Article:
Waves of seismic energy roiled the surface of the earth in coastal southcentral
Slabs of pre-cast concrete fell off multi-story buildings, crashing to the sidewalks below, flattening cars within their deadly reach. Windows broke, spewing shattered glass in all directions. Steel railroad rails twisted and corkscrewed.
Only a few years old, slabs of the concrete facade ripped loose from the J. C. Penney store and crashed to the sidewalks below. One pedestrian and one person sitting in a vehicle were killed at this site. This photo was taken after much of the debris had been hauled away.
I opened the door of my car, thinking it would be better to sit than try to stand on the bucking, cracking hard-packed snow. As soon as I sat, I knew it was a mistake. If a crevasse opened beneath me, I would have less time to leap to safety. I stood again, hoping this interminable shaking would subside, but every time I thought it was easing, it would roar back to life with renewed energy and my car bounced along with it.
As bad as things were on the surface of the earth, far more malevolent forces were at work beneath it. Along the western coast of Anchorage, from downtown along the northern rim of the city above Ship Creek and the railroads yards, south past Bootlegger’s Cove and West Chester Creek, past the Forest Park golf course and country club, and through the expensive homes of the well-to-do with grand views of Cook Inlet and the mountains across the gray silty waters, past the modern ranch-style homes in the planned subdivisions of Turnagain by the Sea and Susitna View, a little-known transformation was occurring, one that would wreak all kinds of havoc on the city and its residents.
The 14-story McKinley apartment building withstood the quake, but its facade was severely cracked. A mile across town, her sister building suffered strikingly similar damage.
Beneath the office buildings and homes, the ground is wet sandy soil and clay. To geologists and seismologists, it is known as the Bootlegger’s Cove formation. When movement is added to the mix, the sand, clay and water churn in an unstable form called liquefaction. It is not a substance on which buildings and homes and paved streets should be built.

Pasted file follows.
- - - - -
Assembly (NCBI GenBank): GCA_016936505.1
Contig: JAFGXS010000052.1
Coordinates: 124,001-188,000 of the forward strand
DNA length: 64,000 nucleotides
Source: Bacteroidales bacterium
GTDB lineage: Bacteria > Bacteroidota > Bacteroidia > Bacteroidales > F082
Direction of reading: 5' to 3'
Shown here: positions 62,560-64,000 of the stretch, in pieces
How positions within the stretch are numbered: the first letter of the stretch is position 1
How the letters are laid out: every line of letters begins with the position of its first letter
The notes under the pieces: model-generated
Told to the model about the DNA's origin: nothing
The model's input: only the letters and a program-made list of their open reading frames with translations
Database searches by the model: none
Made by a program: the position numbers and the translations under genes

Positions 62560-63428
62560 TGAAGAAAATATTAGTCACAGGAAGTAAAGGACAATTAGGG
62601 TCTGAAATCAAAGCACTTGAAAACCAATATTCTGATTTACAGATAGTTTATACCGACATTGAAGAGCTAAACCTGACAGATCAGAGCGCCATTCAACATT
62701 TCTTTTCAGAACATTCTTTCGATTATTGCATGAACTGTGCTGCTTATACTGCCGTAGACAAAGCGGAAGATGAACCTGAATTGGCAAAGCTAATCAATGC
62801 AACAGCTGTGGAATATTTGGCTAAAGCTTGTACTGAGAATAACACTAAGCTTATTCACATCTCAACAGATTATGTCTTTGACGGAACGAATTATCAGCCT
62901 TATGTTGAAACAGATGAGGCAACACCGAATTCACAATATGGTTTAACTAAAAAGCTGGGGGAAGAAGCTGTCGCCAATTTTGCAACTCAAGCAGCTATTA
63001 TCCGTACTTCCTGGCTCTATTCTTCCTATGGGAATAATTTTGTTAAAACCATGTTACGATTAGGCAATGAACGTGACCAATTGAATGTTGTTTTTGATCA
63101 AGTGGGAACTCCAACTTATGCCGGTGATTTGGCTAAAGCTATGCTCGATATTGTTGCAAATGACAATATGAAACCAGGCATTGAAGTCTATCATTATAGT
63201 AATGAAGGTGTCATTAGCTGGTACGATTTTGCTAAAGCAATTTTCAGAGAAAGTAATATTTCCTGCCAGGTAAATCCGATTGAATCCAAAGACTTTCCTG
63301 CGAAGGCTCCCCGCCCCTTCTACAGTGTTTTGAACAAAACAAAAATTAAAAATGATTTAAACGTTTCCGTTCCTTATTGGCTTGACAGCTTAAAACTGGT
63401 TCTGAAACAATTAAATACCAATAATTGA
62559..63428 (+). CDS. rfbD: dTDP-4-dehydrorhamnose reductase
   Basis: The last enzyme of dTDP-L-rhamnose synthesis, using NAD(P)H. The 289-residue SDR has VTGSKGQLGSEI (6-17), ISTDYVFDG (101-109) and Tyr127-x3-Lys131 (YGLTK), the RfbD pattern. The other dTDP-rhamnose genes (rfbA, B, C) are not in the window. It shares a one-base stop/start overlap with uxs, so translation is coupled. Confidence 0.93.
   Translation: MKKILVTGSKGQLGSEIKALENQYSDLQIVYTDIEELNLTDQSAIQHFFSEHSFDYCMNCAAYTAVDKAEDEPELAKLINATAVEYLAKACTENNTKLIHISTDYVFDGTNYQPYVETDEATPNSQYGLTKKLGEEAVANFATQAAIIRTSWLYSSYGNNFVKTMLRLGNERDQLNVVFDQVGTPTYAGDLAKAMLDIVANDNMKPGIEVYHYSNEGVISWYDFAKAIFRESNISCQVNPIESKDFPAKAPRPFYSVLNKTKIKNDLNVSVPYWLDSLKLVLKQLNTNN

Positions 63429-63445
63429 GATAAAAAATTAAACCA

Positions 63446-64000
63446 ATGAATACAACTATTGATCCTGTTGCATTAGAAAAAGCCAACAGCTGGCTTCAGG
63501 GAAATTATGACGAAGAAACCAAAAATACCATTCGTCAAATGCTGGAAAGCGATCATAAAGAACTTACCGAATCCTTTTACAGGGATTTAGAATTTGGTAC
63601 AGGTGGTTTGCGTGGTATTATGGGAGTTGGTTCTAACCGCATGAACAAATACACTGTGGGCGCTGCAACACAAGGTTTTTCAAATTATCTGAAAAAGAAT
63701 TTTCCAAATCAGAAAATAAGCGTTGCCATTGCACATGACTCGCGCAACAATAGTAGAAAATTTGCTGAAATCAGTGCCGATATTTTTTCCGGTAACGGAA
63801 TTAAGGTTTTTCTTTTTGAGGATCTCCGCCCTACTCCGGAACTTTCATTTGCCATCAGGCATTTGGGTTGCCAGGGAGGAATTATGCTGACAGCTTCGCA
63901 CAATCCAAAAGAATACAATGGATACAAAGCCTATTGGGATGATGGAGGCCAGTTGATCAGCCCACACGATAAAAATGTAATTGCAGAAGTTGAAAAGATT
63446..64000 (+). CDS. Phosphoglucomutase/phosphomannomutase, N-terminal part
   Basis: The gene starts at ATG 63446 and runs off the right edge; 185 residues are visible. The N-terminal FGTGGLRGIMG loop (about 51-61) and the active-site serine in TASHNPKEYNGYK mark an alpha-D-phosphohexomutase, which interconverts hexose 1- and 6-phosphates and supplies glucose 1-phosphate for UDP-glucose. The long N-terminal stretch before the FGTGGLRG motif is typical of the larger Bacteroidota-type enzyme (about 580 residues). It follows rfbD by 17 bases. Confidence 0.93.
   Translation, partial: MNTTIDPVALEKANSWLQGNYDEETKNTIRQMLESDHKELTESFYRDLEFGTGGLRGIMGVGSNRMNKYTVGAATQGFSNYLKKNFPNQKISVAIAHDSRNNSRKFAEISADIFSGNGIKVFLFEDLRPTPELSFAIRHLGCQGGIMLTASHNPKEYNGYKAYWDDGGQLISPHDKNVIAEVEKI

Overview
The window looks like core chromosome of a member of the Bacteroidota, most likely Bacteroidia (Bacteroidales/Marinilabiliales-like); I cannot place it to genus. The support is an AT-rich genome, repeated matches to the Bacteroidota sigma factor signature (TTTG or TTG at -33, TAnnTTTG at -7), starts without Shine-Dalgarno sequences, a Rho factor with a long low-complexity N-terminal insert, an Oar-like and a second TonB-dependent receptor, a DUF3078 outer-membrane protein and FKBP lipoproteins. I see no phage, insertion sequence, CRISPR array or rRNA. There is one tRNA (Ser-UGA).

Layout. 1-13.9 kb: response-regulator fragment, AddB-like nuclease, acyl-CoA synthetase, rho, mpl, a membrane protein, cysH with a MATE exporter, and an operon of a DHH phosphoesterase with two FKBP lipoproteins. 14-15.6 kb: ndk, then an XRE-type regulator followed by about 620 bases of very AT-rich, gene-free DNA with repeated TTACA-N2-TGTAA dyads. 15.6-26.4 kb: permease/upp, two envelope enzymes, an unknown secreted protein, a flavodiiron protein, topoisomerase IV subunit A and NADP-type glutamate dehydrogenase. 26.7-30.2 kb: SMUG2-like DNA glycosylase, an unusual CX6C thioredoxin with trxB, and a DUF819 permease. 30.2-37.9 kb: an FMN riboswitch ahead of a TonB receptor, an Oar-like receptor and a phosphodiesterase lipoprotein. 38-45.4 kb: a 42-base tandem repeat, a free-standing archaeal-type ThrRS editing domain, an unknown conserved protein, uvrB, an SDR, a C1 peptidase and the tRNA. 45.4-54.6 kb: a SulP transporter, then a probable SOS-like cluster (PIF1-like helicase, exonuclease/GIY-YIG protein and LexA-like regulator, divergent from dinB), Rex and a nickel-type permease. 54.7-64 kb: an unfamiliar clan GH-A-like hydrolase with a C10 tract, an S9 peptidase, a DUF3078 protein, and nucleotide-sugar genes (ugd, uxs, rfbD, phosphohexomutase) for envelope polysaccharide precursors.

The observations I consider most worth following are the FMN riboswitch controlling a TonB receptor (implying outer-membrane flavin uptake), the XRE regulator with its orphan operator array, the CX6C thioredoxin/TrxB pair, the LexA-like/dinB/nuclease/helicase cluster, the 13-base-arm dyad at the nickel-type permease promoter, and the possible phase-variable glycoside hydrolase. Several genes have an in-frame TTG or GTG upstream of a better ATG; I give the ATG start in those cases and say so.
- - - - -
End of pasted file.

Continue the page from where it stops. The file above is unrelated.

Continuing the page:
Standing in the parking lot, both hands hanging onto the door handle of my bouncing Studebaker Lark, I wondered about the noises I was hearing from the Turnagain subdivision less than a quarter mile away towards Cook Inlet. Pop. Pop. Pop. On and on the noises sounded. Just like ladyfinger firecrackers, I thought. An inexhaustible supply of tiny firecrackers less than an inch long.
I wasn’t really sure when the shaking stopped. The seismologists tell us the quake lasted up to five minutes. Stunned and terrified, not quite believing that the world had ended and I was still alive. Eventually I realized that my car wasn’t acting like a bucking bronco threatening to toss me into a snowbank. Denny, the engineer, ran back into the station and checked for fires and damage to the equipment. The announcer followed. When they signaled an “all clear,” Donna and I went inside.
If I wasn’t already numb, one look at my desk completed the freezing. Lying across my chair and typewriter was the large four-drawer filing cabinet so jammed with paper files it made my fingers hurt to attempt to slide in another sheet. The top drawer landed on my typewriter keys. Had I lingered to put on my shoes, instead of scooping them up and running for the door, my head would have been mashed between the drawer and the typewriter. That was the crash I’d heard as I stepped away from my desk.
The electricity was out, phones didn’t work. Situated on the outskirts of the city, we had little knowledge of damage elsewhere. Our building was okay, the broadcast tower still stood, and we were alive. And darkness would soon shroud our troubled land.
Donna was frantic. She lived not far away in Susitna subdivision. Her kids were at a neighbor’s. I offered to drive her home to check on them. As I drove out the dirt driveway, station manager Jay screeched around the corner in a cloud of dust and came to a frantic stop beside me. “Lots of damage,” he said. “Streets are really torn up, buildings down.” I explained my mission. He nodded, then stomped the accelerator of his Thunderbird and raced to the station.
Donna guided me to her home near the entrance of the subdivision. I was not familiar with this area, and saw little amiss until we arrived at her cul de sac. Behind her home yawned a steep gulch with trees sticking out at peculiar angles. I didn’t have time to ask her if this was normal, because she bolted from the car and raced to her neighbor’s to find her kids.
Example, on a very small scale, of how the earth's surface buckled and cracked, with some slabs thrust upward and some sunken into a fault.
Back at the station, Denny was frantic about his wife and their newborn child. They lived not far away, in the area where I had heard the ladyfinger firecracker popping. He bolted for his car.
My parents lived a little more than a mile away and I went to check on them. The paved section of
My parents' log cabin, built by themselves. It came through the quake undamaged.
All was well with their log home, except a bottle of my mother’s homemade wine had fallen from a shelf and broken. She was mad as a hornet. It was a bit of much needed comic relief. I swapped my Studebaker Lark for dad’s WWII vintage Willys Jeep. I figured I could get anywhere around town with the Jeep’s high clearance and four-wheel drive.
The family's stalwart Willys Jeep got me around my damaged city without failing.
I still needed to check on my apartment, which was located downtown on the west end of
Nightfall was rising up from a severely damaged land.
Beneath the surface of
That water had to go somewhere.
(to be continued)